You will have noticed some different paint jobs on some of the Royalist horse; I had to pilfer some from Jeff's collection as I seemed to have misplaced about a dozen of my own. As before, we used Warlord Game's Pike and Shotte rules with amendments from To Kill A King. Something to note is that we have not been using Blunders; we started the campaign without them and decided to carry on as is. Next up is Lansdowne Hill, which should be interesting...

Edit: The Parliamentarian version of the battle is available here.

Monday, 19 July 2021

Crimean War Turks

The Naniamo Historical Wargamers have taken on a new period: the Crimean War.

   

 A number of us each chose a Nationality or two and a batch order was put together by Nate through Eureka Miniatures USA ; I chose Ottoman Turks (the flags I ordered from Maverick Models).
 I haven't painted many 15mm figures (these are 18mm- close enough), just a few Xyston Carthaginians. The Ancients were easier as there is less detail on the figures whereas these figures have belts, pouches and hardware. Some of it is quite fine and it was sometimes hard to tell what was flash/miscast and what was sculpted and intentional. Younger eyes may have been beneficial.
Not a lot of free info on the intrawebs but the colours were pretty straightforward to paint: Prussian blue ( a little brighter in the photos than in reality) with a lots of red details. There are a few plates to view online, some blog posts and the Wargames Foundry pics from the webstore (which are not great) so I ordered Turkish Uniforms of The Crimean War  from Caliver Books, mostly for the info on the flag bearer and officers. 


As the Ottoman Turks play a relatively small part in the battles we have planned I have French on the painting table right now in similar numbers.
 

Tuesday, 29 June 2021

An Imaginations Game: Wars of Stagonian Aggression

 This past Sunday a few of us got together at Murdock's and rolled out the 18th century collection of our dearly missed friend Jeff (aka Jeff of Saxe-Bearstein, aka Bluebear Jeff).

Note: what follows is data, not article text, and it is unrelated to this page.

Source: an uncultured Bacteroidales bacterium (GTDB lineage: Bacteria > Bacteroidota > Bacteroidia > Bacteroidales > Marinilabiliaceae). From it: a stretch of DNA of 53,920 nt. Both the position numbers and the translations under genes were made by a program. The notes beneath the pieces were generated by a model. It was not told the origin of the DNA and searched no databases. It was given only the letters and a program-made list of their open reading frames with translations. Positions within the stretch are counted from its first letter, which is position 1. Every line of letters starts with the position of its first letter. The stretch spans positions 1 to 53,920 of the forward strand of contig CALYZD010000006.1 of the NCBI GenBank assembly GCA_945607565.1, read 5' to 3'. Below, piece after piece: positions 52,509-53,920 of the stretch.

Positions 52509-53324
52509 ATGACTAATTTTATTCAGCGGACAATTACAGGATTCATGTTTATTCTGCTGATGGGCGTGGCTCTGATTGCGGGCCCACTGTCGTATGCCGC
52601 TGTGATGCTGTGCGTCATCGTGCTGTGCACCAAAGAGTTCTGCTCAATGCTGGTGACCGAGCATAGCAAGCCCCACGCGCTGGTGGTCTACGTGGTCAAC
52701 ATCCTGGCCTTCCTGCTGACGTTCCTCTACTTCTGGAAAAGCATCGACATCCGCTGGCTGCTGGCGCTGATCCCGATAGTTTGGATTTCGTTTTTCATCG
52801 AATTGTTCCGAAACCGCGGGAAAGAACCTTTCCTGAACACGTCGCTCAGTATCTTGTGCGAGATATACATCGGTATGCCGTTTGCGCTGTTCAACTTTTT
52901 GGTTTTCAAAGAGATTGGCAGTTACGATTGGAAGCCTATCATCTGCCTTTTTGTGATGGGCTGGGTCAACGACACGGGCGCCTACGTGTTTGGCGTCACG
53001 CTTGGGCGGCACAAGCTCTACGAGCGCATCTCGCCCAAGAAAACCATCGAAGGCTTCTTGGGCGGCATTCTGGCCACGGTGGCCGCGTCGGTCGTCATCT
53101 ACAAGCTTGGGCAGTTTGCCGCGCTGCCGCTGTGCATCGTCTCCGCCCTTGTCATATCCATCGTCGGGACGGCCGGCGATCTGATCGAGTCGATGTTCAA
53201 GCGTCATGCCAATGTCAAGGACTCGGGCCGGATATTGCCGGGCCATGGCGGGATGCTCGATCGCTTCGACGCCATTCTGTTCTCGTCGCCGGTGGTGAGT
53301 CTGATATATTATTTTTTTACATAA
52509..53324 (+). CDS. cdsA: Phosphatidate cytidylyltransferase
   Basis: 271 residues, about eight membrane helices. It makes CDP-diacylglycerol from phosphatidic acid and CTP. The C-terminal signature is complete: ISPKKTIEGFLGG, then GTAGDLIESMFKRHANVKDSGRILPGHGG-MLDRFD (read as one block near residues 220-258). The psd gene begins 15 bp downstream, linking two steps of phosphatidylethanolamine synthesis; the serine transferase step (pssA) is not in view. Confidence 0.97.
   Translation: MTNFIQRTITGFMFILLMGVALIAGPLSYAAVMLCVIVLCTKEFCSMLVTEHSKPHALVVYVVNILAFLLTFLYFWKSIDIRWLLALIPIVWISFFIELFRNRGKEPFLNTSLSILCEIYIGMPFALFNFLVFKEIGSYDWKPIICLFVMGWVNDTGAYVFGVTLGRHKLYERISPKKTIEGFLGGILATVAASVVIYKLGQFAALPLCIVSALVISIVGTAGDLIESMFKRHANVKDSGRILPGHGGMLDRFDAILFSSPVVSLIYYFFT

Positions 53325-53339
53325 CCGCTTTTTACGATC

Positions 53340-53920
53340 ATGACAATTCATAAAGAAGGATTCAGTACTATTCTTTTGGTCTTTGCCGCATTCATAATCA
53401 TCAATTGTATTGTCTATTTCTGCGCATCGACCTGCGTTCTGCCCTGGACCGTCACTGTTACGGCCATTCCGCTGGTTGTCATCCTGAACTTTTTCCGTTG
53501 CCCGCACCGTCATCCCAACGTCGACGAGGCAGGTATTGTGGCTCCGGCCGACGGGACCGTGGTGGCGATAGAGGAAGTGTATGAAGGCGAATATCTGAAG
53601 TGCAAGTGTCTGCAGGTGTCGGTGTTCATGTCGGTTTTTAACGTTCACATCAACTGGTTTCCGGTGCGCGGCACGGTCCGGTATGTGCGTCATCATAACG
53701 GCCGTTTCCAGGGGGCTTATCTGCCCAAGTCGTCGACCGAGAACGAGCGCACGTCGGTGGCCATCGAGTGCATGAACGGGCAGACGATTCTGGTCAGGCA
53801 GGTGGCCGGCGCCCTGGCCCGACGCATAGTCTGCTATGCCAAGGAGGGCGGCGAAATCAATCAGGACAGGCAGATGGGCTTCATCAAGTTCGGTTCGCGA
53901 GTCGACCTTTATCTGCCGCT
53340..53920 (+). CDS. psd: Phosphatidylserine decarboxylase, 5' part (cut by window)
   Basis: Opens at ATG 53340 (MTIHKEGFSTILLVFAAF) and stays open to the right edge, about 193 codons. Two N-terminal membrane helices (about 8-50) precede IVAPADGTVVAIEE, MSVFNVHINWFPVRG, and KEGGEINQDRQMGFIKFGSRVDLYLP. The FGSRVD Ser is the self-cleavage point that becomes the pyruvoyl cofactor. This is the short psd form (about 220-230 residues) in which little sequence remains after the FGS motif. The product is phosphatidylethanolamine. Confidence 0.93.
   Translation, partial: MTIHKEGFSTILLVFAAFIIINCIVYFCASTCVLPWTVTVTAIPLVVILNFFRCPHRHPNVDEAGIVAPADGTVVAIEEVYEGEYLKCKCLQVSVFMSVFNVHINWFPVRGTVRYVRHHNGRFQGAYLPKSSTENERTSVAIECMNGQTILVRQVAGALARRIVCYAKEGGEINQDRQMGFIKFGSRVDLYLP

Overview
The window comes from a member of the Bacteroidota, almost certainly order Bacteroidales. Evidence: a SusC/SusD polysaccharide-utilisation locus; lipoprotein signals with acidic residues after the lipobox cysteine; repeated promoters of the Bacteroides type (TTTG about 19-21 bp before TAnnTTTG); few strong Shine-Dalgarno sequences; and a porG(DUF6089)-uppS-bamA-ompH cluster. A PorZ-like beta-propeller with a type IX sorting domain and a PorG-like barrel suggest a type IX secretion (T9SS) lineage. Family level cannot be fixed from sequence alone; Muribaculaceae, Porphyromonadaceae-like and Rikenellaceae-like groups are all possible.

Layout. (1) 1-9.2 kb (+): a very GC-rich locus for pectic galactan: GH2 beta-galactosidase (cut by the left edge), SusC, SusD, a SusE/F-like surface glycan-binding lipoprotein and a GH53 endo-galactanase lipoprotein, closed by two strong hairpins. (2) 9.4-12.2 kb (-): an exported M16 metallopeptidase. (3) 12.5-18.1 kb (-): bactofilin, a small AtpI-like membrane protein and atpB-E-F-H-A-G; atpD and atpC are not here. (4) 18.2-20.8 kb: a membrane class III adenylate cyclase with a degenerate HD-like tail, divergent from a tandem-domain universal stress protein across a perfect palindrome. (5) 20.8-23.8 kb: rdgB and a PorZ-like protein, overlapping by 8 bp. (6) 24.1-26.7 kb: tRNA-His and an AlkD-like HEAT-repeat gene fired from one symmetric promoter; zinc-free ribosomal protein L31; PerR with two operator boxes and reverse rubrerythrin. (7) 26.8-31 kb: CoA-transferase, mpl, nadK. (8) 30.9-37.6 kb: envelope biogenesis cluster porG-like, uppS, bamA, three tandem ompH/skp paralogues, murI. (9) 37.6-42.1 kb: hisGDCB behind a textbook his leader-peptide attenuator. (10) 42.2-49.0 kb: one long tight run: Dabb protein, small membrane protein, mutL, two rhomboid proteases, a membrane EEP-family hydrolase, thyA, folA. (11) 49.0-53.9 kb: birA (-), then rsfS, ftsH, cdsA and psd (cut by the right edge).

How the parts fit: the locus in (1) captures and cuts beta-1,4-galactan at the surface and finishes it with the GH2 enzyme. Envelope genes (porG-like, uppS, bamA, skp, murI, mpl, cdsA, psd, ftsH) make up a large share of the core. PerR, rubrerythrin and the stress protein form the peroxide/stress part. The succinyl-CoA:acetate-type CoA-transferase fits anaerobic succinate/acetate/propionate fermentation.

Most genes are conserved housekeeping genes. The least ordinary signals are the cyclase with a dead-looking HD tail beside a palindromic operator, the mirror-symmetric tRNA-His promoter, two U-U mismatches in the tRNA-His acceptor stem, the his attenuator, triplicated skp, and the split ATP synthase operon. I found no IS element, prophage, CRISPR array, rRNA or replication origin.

The scenario was loosely based on one at the back of Warlord's Last Argument of Kings supplement for Black Powder, Cherbourg. In our case, it featured the army of Saxe-Bearstein, lead by Duke Otto Von Ranulfsson, retiring from a punishing campaign in Stagonia, and attempting to extract itself by evacuating it's infantry by jolly boats to waiting ships at the mouth of the river. Once per turn a regiment on the table edge could be removed; however Stagonia had a mortar battery that could hamper the evacuation with a successful die roll of 5 or 6 once per turn. 

At deployment, things looked positive for Saxe-Bearstein as a number of Stagonian regiments started in reserve and one of their own was ready to board some boats when their turned arrived. Saxe-Bearstein in the forefront, Stagonians advancing onto the table:
Things turned sideways though as the Stagonian mortars found their target for their first two turns increasing the boarding time from 1 turn to 3! With such luck so early on it became apparent that Saxe-Bearstein would have to concentrate on the fight and not the flight! The Stagonians prepare to advance on the re-organised Saxe-Bearstein in the distance:
On the other flank, Saxe-Bearstein grenzers patroled...
.... before the Saxe-Bearstein cavalry go on the offensive:

Stagonian infantry pressed forward to musket range:
After a strong start, the Stagonian command staff led by Le Comte Roberge Le Ferrier had a difficult time getting troops follow orders, often stymied on the first order.
On the Saxe-Bearstein left flank the cavalry battle continued with much toing and froing, eventually the horse commanders from both sides get involved in an effort to break the stale mate:
With the battle winding down, Ranulfsson attempted to smash through the centre with his elite cavalry. 

Although they were successful in pushing back the veteran Stagonian infantry, they themselves were shaken and unable to follow up their success. The creme de la creme of Saxe-bearstein cavalry, the Von Comocks Kuirass, before they retired from the field:
The cavalry battle on the Saxe Bearstein left flank and in the middle ultimately achieved nothing for either side, the horse brigades both ending up broken. This last photo is from mid/late in the battle just before the final push: 

Sunset and attrition forced the Stagonians to leave the Saxe-Beastein force stranded on the beach. Although a victory for Stagonia (Saxe-Bearstein was unable to extract a single regiment) it was a Pyrric one as they quit the field with a broken army. Aside from the lucky strikes with the mortars early on, which forced Ranulfsson to adjust, consistent poor command rolls stalled the Stagonians, especially late in the game when Le Ferrier and his commanders could not Rally units, leading to broken brigades. This failure of the leadership is what turned this game from a great victory to a very costly one for Stagonia.